Actually, if 'superabundance' could be provided under any system of social organisation then it would be terminal for the planet, both in terms of diminishment of resources and environmental damage. Twenty per cent of former Soviet citizens live in "ecological disaster areas" with a loss of life expectancy of seven years and a high rate of infant mortality. (Shaw and Pryce, 1990, p.140) An overwhelming concentration on short-term economic growth with no consequence paid to long-term environmental consequences was a characteristic of the process of socialist construction in the USSR and Eastern Europe. Geras advises that the aim of Communism should be the fulfilment of 'reasonable needs' which relate to social circumstances. (1985, p.83) The aim of socialism must be to provide everyone with a decent and dignified standard of living rather than the destructive and profligate levels of the affluent sections in the imperialist nations. In Marx’s time nature was looked upon as an inexhaustible supplier of resources although Engels had already noted the pollution and devastation caused by industrial production in Manchester in his Conditions of the Working Class.

Productive forces theory meant that democracy in the economic decision making process was not assigned primary importance. In a planned economy some way is necessary of making millions of micro decisions which the centre not only wastes time on considering but which history indicates can only come to notoriously clumsy decisions. Information technology and other scientific innovations could have facilitated this process but posed a potential challenge to the bureaucratic leadership especially in the area of censorship. (Medvedev, 1979) This is an example of how negations of socialist democracy inhibited innovation and creativity. The situation is that the increasing complexity of a socialist society as it develops necessitates a level of democracy, which enables the mass of the population to be involved in the decision making processes.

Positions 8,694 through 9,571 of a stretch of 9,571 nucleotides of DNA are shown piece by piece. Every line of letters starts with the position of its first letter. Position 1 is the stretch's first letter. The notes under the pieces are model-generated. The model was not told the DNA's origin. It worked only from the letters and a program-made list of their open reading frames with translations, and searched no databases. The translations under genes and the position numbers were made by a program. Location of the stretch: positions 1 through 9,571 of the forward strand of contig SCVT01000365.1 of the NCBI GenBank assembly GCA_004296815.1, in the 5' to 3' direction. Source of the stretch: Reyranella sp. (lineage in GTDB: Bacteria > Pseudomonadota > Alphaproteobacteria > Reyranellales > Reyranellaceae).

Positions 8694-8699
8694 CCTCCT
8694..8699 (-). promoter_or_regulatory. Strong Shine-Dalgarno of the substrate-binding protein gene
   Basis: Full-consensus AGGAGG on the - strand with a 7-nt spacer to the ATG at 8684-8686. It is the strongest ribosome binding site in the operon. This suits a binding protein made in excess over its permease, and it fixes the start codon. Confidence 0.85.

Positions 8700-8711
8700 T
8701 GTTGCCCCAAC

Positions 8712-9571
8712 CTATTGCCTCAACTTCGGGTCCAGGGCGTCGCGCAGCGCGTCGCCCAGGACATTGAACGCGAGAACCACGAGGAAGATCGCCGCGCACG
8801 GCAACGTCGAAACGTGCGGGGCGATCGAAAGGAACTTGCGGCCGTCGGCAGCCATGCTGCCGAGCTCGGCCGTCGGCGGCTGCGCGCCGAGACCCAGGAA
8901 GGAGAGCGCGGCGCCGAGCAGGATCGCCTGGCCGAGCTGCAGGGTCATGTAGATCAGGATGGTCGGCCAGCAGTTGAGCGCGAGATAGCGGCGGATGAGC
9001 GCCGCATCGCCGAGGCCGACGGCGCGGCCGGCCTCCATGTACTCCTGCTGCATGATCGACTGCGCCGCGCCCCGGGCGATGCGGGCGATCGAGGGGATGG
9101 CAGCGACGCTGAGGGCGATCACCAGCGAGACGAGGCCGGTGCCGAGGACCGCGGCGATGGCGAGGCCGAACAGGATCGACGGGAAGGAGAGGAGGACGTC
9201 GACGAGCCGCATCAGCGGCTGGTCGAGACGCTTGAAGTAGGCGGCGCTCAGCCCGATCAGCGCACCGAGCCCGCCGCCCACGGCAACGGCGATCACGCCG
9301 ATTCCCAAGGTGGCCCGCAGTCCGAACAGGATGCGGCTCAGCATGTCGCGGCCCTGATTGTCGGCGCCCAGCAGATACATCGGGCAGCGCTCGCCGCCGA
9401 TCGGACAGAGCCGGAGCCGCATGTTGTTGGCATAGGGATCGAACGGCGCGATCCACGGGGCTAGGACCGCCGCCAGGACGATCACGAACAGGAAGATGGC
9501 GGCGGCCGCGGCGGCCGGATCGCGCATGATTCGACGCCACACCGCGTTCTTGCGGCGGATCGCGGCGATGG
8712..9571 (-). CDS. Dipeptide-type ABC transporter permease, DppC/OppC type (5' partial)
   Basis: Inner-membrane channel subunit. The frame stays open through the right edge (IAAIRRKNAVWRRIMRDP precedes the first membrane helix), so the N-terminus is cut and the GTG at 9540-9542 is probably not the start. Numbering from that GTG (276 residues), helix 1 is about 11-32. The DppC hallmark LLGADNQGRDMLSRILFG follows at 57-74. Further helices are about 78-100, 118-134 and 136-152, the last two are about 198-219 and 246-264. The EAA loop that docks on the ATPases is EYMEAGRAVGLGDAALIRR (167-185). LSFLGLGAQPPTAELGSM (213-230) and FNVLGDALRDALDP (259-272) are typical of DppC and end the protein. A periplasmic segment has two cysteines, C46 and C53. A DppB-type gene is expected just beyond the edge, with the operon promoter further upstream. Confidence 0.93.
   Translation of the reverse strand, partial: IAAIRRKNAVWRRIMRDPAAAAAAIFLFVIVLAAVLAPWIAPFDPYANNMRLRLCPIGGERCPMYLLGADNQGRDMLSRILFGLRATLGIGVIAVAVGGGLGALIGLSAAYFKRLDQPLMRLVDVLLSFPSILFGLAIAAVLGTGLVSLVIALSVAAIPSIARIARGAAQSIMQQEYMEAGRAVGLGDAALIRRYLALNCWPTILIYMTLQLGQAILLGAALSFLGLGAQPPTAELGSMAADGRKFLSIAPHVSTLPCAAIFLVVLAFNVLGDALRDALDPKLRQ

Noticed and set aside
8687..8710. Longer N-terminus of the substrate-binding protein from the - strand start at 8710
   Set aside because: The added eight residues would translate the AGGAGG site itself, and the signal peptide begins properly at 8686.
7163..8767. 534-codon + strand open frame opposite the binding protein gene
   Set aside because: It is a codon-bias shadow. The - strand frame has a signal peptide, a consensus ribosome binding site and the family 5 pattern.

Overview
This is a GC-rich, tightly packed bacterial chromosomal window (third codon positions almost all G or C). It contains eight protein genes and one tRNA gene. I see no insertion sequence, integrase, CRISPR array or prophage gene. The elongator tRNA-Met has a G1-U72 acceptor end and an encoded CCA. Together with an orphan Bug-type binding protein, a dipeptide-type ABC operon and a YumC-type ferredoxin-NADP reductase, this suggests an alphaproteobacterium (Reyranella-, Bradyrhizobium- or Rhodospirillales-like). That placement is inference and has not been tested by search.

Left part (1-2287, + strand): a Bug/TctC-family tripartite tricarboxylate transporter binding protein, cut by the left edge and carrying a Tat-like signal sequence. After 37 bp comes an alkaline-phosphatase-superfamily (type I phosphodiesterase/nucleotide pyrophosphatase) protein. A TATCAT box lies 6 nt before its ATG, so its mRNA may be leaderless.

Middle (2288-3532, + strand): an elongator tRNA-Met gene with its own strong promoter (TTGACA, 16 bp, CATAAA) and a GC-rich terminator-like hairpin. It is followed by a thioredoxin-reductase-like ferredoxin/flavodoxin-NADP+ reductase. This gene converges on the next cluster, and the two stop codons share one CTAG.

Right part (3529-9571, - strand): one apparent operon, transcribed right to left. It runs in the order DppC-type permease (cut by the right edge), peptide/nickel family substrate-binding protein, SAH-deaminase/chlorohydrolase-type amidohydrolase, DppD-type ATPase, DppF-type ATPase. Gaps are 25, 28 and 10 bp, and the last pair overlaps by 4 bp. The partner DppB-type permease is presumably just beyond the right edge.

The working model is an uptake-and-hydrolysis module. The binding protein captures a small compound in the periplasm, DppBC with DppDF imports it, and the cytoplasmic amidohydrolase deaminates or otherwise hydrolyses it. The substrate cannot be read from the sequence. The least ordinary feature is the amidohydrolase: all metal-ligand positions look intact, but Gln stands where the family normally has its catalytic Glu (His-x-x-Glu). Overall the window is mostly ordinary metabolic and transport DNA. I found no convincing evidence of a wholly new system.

A rejection of productive forces theory explicitly views people, rather than machines and technology, as potentially the Communist's greatest asset for constructing socialism. People, after all, are a major part of the productive forces. Of necessity there has to be an emphasis on revolutionising people's consciousness, and in particular developing the cadre of the Communist party itself. (I do not have the opportunity to discuss it here but the Chinese experience is a paradigm example for further study. This is especially so as Maoism does stress ideological as well as economic transformation. (Burchett and Alley)

Eventually the CPSU provided a socialisation process in which bourgeois aims and aspirations were not only accommodated, but also actually reinforced. Marxism-Leninism was converted into little more than a series of ritual incantations which legitimised the 'leading role' of the ruling elite. Although it started well before, the Brezhnev period became a classic example of open corruption amongst the ruling elite. There was, hardly surprisingly, widespread resentment of the privileged lifestyle enjoyed by the bureaucrats with their own shops and dachas.

The growth of class forces alien to socialism developed to the extent that they were able to reach a level of ideological and organisational hegemony sufficient to gain control of the party and state apparatus. These forces had been developing, with periodic attacks being made on them via party organisational and political measures, (Getty, 1985) ever since the inception of the revolution. However, by the Twentieth Congress of the CPSU they were strong enough to make an indirectly public appearance. (In Eastern Europe there were specific problems caused by the imposition of socialism from above by the Red Army. The alienation of the Communist Parties from the masses, to use the most diplomatic language, was never overcome.)